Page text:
At first glance, it looked unremarkable: the owners of three craft breweries sitting on a stage talking shop at a beer festival.
But the scene from Sundays Bull City Food & Beer Experience said everything about North Carolinas emerging status as a landmark on the national craft beer map.
The CEOs represented three of the countrys largest and best-known craft breweries: Kim Jordan of New Belgium Brewing, Ken Grossman of Sierra Nevada Brewing Co. and Dale Katechis of Oskar Blues. And all heaped praise on North Carolina, particularly the Asheville area where the three are planning to open breweries.
They are just going to bring the state to a whole new level, said Win Bassett, executive director of the N.C. Brewers Guild. We were already a craft beer destination, and this makes us even more of one.
Bassett moderated the discussion Sunday at the Durham Performing Arts Center. And he recognized the significance. It was pretty amazing, he said.
Of the three, only one is up and running so far. Oskar Blues built a brewery in Brevard in three months and opened a tasting room and shipped the first batches in December. The whole line including Gubna, the Imperial India Pale Ale that made me love hoppy beer years ago is now made in North Carolina. The brewery expects to reach full capacity in March.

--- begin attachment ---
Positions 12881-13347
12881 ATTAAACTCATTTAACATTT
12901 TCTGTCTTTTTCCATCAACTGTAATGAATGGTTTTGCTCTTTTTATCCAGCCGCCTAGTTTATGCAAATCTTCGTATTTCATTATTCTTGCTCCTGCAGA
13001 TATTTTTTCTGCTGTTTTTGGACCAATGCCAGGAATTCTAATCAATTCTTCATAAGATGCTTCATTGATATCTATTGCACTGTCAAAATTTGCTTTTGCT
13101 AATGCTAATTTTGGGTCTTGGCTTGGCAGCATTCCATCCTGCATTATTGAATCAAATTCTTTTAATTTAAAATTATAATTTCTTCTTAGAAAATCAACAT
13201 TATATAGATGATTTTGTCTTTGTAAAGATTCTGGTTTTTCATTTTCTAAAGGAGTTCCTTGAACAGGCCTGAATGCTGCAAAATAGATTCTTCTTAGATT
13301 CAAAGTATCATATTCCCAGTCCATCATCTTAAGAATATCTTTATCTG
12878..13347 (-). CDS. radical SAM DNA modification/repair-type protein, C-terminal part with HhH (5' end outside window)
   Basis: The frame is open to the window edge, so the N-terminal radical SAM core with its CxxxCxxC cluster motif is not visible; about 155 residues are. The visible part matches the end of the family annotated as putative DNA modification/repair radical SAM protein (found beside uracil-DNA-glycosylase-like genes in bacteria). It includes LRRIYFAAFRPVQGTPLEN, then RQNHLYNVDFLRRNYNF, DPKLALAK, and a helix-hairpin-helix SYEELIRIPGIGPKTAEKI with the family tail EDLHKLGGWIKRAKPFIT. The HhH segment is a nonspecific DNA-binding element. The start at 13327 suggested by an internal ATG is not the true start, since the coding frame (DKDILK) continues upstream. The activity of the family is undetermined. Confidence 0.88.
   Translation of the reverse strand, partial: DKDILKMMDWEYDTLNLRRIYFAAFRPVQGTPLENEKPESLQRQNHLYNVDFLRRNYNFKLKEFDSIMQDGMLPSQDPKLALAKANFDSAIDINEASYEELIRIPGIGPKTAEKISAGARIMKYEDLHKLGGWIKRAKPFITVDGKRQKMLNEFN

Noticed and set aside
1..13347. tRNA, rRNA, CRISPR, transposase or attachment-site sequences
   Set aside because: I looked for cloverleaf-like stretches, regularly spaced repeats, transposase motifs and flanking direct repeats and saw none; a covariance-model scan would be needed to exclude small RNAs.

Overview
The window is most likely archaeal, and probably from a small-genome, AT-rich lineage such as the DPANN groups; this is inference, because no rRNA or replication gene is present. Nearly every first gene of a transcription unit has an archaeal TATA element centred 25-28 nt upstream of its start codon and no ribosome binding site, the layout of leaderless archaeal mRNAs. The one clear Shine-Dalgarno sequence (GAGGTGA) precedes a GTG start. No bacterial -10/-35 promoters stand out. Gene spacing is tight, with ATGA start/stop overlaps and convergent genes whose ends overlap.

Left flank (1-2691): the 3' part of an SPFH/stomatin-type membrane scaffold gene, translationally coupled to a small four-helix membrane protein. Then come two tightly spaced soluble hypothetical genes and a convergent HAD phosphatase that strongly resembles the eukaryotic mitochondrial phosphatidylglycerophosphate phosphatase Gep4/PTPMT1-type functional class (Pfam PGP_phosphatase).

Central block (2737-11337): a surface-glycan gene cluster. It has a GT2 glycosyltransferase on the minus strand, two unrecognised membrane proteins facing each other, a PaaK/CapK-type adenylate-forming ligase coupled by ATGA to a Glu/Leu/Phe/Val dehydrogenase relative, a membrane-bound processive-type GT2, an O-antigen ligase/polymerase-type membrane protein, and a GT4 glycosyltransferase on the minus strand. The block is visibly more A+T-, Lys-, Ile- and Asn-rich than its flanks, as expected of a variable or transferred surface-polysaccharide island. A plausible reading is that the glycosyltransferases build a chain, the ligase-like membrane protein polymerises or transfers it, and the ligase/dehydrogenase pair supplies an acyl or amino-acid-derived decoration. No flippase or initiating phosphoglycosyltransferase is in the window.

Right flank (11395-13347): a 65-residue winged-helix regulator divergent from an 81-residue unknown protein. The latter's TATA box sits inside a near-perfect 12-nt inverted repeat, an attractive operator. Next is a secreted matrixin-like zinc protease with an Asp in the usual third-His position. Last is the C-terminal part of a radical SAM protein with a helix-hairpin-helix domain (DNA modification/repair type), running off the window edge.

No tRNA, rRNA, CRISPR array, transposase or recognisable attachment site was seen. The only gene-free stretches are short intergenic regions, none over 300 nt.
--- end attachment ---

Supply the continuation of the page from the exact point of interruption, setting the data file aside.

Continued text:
Ahead of the Durham event, I talked to Katechis about how his Colorado brewery landed in the Tar Heel state. Heres an edited excerpt from the interview:
Q: Why North Carolina?
I love North Carolina. I have been traveling there for 20 years. I grew up in Alabama and started traveling to North Carolina back in my college days mountain biking. Pisgah National Forest and Dupont (State Forest) have always had a special place in my heart. Its a pretty magical place and some incredible mountain biking. ...
I was unwilling to forgo or sacrifice any quality of life for (expansion). So it was a requirement that I chose a place I was willing to travel to regularly.
Brevard was the only place that we looked. We didnt really shop around. I went to Brevard one weekend, found a spot, said well take this one and built a brewery. It was pretty much that simple.
Q: Describe the reaction from the community so far.
Its been incredible. Brevard has always reminded me of the small town where we started Oskar Blues, which is Lyons, Colo. Its a small, little mountain town nestled up against some of the best mountain biking in Colorado. ... The community has just given us a warm welcome.
Q: How does the North Carolina craft beer scene compare to Colorado?
I find it to very similar in a lot of ways. Its a very communal atmosphere, and theres a great deal of camaraderie. Its kind of an all-in-this-together attitude. Theres a lot of great breweries making great beer. And theres so many great breweries in (in Western North Carolina) that theyve built a little culture there, and it was certainly something we wanted to be a part of.
What Im drinking
March is approaching, but Im not ready to give up dark beers yet. So I splurged on one of the best in the market: Mother Earths Silent Night, a rich, night-black bourbon barrel aged Imperial Stout from Kinston. The flavors are refined with a subtle bourbon and oak touch that doesnt overpower the beer. At $20, its an expensive buy but so good youll want to snag another to put in the cellar.
Contact John at firstname.lastname@example.org or 919-829-4698. On Twitter @ByJohnFrank.